2013 23.3 Irrigation Scheduling Made Easy
“When do I turn on the water?” and “how long do I leave it on?” are common questions for most growers, but finding good answers to these questions can be quite complex. Most produce growers realize that getting these answers correct has big payoffs. Good irrigation water management will increase yields, improve crop quality, decrease fertilizer requirements, save pumping energy costs, conserve water, and reduce nonpoint source pollution. In short, proper irrigation water management allows the grower to be more profitable and is healthy for the environment.
There are a variety of web-based tools designed to help with irrigation scheduling and many of them are complicated, difficult to learn, and time consuming to use. Because of this, many growers do not prioritize data-based irrigation scheduling. Also, most agricultural producers are most often working outdoors and do not have time for desk work. A usable tool to aid growers with irrigation scheduling must be easy to learn and use, and be available on a mobile phone as well as on a desktop computer. Troy Peters, WSU extension irrigation specialist, partnered with AgWeatherNet director Gerrit Hoogenboom, and AgWeatherNet web developer Sean Hill to develop Irrigation Scheduler Mobile (available at http://weather.wsu.edu/is) to meet these needs.
Let’s Get Scheduling
Irrigation Scheduler Mobile is a free online tool for doing simplified checkbook style irrigation scheduling. The scheduler estimates how much water the soil can hold in the plant’s root zone, then tracks how much water is used by the crop, and how much water is added through irrigation to estimate the current soil water content. With this information, growers can know how much water needs to be applied when for best crop production. Irrigation Scheduler Mobile is optimized for use on a Smartphone. It works on any platform including iPhone, Android, or MS Windows Phone, Blackberry, or any phone with a web browser. Because it operates as a webpage, it also works on any desktop web browser. It is fully integrated with Washington State’s AgWeatherNet and the Bureau of Reclamation’s AgriMet network of agricultural weather stations. Weather data is pulled from the chosen weather station, and daily rainfall and calculated crop water use (ET) are automatically filled into the program. Users have unique logins to AgWeatherNet to maintain privacy and track their specialized data independently. The scheduler can be easily expanded to use with other weather network data.
Each grower can set up an unlimited number of fields in the Irrigation Scheduler Mobile. Setting up a field involves simply selecting the crop grown, soil texture, and nearest AgWeatherNet weather station for the crop water use and rainfall data. From these selections, the model is automatically populated with default values for the crop and the soil water holding characteristics. These parameters can be fine tuned later by users to improve the model’s accuracy. After setup, all the grower needs to do is to add the irrigation amounts when that field is irrigated. The model keeps track of the soil water content over time, and displays the soil water deficit (how much more water the soil can hold before it is lost to deep percolation) and the current percent of the total soil available water. The model can be corrected or updated on any date with soil moisture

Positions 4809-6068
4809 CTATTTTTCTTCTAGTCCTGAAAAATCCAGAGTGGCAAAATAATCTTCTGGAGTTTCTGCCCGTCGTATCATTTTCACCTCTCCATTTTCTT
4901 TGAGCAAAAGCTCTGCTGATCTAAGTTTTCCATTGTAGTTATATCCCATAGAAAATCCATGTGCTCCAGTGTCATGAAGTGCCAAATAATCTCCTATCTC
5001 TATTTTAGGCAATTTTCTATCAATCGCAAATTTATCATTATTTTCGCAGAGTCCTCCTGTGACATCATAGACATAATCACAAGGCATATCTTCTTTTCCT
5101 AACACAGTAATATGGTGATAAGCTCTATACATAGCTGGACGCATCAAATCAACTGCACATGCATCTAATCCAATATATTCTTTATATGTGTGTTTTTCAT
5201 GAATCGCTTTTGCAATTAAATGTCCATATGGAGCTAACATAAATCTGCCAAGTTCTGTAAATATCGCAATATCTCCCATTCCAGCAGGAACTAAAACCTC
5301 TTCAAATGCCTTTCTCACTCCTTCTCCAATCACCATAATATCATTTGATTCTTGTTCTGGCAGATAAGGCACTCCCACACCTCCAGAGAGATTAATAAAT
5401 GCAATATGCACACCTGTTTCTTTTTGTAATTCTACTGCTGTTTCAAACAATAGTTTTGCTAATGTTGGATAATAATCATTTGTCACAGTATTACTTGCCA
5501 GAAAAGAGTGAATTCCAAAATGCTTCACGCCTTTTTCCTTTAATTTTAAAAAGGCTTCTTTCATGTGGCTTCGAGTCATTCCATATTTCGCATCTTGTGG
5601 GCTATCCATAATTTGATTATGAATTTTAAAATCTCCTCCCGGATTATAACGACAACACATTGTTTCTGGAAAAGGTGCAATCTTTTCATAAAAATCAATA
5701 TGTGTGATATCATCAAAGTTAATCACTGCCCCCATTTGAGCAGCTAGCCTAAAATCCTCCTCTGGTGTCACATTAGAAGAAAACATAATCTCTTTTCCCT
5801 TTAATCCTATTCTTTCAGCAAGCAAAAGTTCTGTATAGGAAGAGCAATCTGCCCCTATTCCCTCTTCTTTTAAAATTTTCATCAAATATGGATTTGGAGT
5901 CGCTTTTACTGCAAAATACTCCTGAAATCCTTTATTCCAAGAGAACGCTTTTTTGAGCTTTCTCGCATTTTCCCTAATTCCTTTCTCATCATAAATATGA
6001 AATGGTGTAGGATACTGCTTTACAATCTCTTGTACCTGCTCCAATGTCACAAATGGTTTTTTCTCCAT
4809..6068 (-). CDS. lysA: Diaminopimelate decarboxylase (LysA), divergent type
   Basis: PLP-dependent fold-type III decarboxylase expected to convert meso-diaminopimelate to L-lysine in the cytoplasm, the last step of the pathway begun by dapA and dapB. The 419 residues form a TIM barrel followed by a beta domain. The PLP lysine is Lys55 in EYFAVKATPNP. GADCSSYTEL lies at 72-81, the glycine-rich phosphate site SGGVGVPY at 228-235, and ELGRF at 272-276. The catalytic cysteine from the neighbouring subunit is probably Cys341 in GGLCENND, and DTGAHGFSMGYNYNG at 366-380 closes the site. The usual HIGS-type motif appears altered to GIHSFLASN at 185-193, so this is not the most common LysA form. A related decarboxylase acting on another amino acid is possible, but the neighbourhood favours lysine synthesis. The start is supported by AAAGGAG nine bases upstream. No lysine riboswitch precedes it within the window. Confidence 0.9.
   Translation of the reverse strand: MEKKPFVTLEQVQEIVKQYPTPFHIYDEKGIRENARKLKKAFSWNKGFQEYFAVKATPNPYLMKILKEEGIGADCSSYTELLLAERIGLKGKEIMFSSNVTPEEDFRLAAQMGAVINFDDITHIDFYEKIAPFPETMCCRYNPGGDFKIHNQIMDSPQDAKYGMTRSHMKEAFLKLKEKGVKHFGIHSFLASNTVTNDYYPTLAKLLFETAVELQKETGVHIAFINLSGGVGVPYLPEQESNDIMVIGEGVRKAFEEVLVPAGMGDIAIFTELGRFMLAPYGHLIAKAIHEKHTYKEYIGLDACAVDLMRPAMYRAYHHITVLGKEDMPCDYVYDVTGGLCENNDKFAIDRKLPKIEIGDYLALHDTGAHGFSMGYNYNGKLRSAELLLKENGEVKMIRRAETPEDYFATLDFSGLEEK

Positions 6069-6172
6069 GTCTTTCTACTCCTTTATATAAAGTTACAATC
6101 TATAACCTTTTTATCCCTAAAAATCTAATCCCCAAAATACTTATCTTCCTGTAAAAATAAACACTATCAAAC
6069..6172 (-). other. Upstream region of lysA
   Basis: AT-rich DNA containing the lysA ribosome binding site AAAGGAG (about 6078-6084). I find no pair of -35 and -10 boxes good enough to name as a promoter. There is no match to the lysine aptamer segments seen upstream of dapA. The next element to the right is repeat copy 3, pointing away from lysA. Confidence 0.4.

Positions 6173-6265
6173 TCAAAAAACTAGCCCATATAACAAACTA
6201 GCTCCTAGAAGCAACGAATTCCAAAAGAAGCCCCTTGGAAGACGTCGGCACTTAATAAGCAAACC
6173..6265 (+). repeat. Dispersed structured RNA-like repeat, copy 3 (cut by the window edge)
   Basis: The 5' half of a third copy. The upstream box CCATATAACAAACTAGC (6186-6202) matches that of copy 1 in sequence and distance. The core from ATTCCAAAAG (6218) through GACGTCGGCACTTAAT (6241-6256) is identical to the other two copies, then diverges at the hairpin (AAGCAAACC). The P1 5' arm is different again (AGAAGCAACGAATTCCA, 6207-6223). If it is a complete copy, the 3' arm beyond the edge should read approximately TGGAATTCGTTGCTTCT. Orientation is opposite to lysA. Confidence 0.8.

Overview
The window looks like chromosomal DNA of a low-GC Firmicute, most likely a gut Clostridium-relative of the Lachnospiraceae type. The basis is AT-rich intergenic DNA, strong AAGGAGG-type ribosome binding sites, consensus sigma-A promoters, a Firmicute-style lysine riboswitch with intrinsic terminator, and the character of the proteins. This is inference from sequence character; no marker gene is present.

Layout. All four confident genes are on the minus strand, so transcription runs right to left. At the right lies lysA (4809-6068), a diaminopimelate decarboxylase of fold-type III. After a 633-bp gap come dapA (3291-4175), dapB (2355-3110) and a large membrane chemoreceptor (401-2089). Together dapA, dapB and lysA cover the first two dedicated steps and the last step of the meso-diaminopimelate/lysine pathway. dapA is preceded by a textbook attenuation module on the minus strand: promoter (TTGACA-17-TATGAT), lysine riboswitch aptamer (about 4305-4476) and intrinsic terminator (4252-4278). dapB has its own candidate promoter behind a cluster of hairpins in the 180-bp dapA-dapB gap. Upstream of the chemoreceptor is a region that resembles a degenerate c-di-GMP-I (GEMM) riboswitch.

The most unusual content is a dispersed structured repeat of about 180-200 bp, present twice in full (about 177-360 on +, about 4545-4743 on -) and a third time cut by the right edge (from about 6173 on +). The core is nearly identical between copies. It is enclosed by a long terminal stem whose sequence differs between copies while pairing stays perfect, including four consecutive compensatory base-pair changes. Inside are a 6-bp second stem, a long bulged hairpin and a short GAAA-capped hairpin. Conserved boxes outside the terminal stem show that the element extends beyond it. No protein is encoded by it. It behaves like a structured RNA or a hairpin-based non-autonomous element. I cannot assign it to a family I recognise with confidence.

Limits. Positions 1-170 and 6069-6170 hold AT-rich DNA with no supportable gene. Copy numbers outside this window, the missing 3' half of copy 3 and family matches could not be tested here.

measurements or estimates. The model uses a daily time step and takes into account the effects of a growing root zone as well as the decrease in plant water use due to water stress.
The scheduler includes a one-week forecast based on projected maximum and minimum daily temperatures from the National Weather Service. The program is automatically updated with any changes to the forecast. Growers can plan ahead by entering irrigation events into this one week forecast window.
Irrigation Scheduler Mobile can also model cuttings of forage crops such as alfalfa and grass hay. The cutting date is highlighted in the program reader. Since growers with solid-set sprinklers, or drip irrigation systems usually think in terms of hours of irrigation instead of inches, the scheduler allows the grower to specify their irrigation events in hours using an entered application rate. When recorded in this way, the soil water deficit is also displayed in hours of irrigation instead of inches of water.
Two of the most useful Irrigation Scheduler Mobile screens are the Daily Budget Table (Figure 1) and the Soil Water Chart (Figure 2). The scheduler outputs graphs of: daily crop water use, cumulative water use, crop coefficients and root zone depth over time, estimated amount of water lost to deep percolation, and degree of water stress and estimated yield loss to the crop due to
The scheduler was developed to be user friendly and intuitive. Online help for each screen is available within the irrigation scheduler mobile application. A help manual is also available online at http://weather.wsu.edu/is/ISMManual.pdf. For additional help, or to submit questions or comments please contact Troy Peters at firstname.lastname@example.org or at 509-786-9247.
Tags: Cell Phone, Irrigation, Irrigation Scheduling, Mobile, Mobile Applications